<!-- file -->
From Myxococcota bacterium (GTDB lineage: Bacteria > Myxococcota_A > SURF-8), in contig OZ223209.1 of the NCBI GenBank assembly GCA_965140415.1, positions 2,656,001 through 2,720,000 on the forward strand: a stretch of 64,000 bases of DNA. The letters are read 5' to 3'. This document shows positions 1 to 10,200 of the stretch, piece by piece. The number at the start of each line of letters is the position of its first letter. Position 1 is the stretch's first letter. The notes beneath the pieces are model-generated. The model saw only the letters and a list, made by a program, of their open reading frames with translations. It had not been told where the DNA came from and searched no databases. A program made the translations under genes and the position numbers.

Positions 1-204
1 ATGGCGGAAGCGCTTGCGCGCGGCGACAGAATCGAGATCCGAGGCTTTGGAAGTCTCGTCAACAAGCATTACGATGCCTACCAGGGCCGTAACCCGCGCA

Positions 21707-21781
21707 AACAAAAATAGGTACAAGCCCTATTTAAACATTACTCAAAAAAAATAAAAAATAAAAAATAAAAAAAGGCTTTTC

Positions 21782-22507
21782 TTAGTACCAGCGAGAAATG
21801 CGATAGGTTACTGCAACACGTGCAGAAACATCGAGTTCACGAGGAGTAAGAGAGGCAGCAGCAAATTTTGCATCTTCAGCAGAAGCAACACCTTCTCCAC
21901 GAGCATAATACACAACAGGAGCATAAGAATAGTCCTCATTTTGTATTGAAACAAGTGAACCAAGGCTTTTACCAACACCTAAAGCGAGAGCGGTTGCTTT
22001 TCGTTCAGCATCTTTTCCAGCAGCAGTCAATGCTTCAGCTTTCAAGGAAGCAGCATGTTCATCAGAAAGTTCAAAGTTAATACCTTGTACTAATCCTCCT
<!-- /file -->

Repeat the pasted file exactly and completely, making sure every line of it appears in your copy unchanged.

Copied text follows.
From Myxococcota bacterium (GTDB lineage: Bacteria > Myxococcota_A > SURF-8), in contig OZ223209.1 of the NCBI GenBank assembly GCA_965140415.1, positions 2,656,001 through 2,720,000 on the forward strand: a stretch of 64,000 bases of DNA. The letters are read 5' to 3'. This document shows positions 1 to 10,200 of the stretch, piece by piece. The number at the start of each line of letters is the position of its first letter. Position 1 is the stretch's first letter. The notes beneath the pieces are model-generated. The model saw only the letters and a list, made by a program, of their open reading frames with translations. It had not been told where the DNA came from and searched no databases. A program made the translations under genes and the position numbers.

Positions 1-204
1 ATGGCGGAAGCGCTTGCGCGCGGCGACAGAATCGAGATCCGAGGCTTTGGAAGTCTCGTCAACAAGCATTACGATGCCTACCAGGGCCGTAACCCGCGCA

Positions 21707-21781
21707 AACAAAAATAGGTACAAGCCCTATTTAAACATTACTCAAAAAAAATAAAAAATAAAAAATAAAAAAAGGCTTTTC

Positions 21782-22507
21782 TTAGTACCAGCGAGAAATG
21801 CGATAGGTTACTGCAACACGTGCAGAAACATCGAGTTCACGAGGAGTAAGAGAGGCAGCAGCAAATTTTGCATCTTCAGCAGAAGCAACACCTTCTCCAC
21901 GAGCATAATACACAACAGGAGCATAAGAATAGTCCTCATTTTGTATTGAAACAAGTGAACCAAGGCTTTTACCAACACCTAAAGCGAGAGCGGTTGCTTT
22001 TCGTTCAGCATCTTTTCCAGCAGCAGTCAATGCTTCAGCTTTCAAGGAAGCAGCATGTTCATCAGAAAGTTCAAAGTTAATACCTTGTACTAATCCTCCT